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Published

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Time:1h00
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Seattle, WA, United States
2010
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Cake Spy by Jessie Oleson

If you truly want a dramatic dessert that will wow eaters of all ages, this is it. A six-layer cake in all the colors of the rainbow, this one is dramatic to cut into and always seems to elicit an “oooooooh” response. It is impossible to be unhappy while eating this cake. Special thanks go to Karen of the blog, off the (meat)hook, whose pictures of a similar cake inspired me to create this recipe.


Crafts

Extract from

CakeSpy Presents Sweet Treats for a Sugar-Filled Life by Jessie Oleson

Published by Running Press

<DIV>What could be sweeter than a cupcake-stuffed cupcake? Perhaps a piece of birthday cake French toast? Or a Pop-Tarts ice cream sandwich? Maybe a piece of Magic Cookie Bar Pie? Oh the choices, how sweet they are. In <I>CakeSpy Presents Recipes for a Sugar-Filled Life,</I> readers find 60 of "Head Spy" Jessie Oleson's most popular, totally sweet treats, along with stunning photography so you can really appreciate the awesomeness of her desserts. And of course it wouldn't be a CakeSpy book without unicorns, robots, or Cuppie the Cupcake. Jessie's iconic and whimsical illustrations are featured throughout the book. CakeSpy's mission is to seek sweetness (literally) in everyday life, and this little book does just that.</DIV>

© 2014 Jessie Oleson / Running Press · Reproduced with permission.

Recipe


  1. 1

    Preheat the oven as specified in your cake recipe. Line six round cake pans (8- or 9-inch) with circles of parchment paper. If you don’t have six pans (it’s OK, neither do I), line as many as you have; you can bake this in a few batches.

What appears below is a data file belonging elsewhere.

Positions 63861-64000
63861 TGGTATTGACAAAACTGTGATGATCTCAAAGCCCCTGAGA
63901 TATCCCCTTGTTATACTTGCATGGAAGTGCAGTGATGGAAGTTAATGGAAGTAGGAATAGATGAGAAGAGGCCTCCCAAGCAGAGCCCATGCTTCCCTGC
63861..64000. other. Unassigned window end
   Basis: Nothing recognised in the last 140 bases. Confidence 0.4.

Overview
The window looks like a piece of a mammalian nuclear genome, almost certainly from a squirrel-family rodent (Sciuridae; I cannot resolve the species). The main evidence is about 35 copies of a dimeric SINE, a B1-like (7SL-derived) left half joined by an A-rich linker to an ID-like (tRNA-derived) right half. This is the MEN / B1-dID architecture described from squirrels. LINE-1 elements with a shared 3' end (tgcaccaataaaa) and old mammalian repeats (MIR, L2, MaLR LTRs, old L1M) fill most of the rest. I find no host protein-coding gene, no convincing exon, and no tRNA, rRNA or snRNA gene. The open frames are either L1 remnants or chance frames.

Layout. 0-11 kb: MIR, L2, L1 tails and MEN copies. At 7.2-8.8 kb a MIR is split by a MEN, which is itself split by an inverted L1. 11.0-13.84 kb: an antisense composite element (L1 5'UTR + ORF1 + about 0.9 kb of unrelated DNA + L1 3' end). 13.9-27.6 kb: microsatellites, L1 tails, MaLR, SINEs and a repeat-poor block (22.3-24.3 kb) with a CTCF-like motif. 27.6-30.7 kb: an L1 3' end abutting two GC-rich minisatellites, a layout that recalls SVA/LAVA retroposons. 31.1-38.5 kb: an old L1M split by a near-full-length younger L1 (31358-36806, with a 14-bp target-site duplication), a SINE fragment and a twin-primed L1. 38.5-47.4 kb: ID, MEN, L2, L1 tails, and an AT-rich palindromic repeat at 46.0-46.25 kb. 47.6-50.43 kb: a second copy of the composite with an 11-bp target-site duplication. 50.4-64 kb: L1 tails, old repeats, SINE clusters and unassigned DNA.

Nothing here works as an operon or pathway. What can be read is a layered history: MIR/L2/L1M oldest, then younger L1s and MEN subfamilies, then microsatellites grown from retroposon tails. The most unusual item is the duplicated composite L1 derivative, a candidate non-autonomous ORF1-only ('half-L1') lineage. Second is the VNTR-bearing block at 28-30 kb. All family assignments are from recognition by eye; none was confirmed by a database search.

2. 2

    Prepare the cake batter as specified in your recipe, but at the point when you would pour the batter into the pans, instead divide it between six separate bowls. Add food coloring to each of the bowls of batter: red, orange, yellow, green, blue, and violet. Be very liberal with the food coloring, as the colors will fade slightly during baking.

  3. 3

    Pour the batter into the prepared pans and bake. Since these cakes are very thin, keep an eye on the baking time—it will be significantly less than for the normal layers.

  4. 4

    Once baked, remove the cakes from the pans and set them on wire racks to cool.

  5. 5

    Using a large knife (preferably serrated), slice the tops of the cakes to make them level. Place the violet layer on a serving plate and top with a dollop of frosting. Do not spread it to the edges, as the weight of the succeeding lay- ers will flatten the frosting. Repeat with the remaining layers until they are stacked from bottom to top: violet, blue, green, yellow, orange, and red on top.

  6. 6

    To stabilize the cake, place 2 to 3 long skewers down through it (just don’t for- get to remove them from the slices when served!). Chill the cake for at least 20 minutes; it will help it firm up and be easier to frost. Using an offset spatula, apply a thin crumb coat of frosting to all of the cake surfaces. Return the cake to the refrigerator for about 30 minutes so that the crumb coat becomes firm.

  7. 7

    Remove from the refrigerator and apply the rest of the frosting. Keep the cake chilled until 30 minutes before serving.

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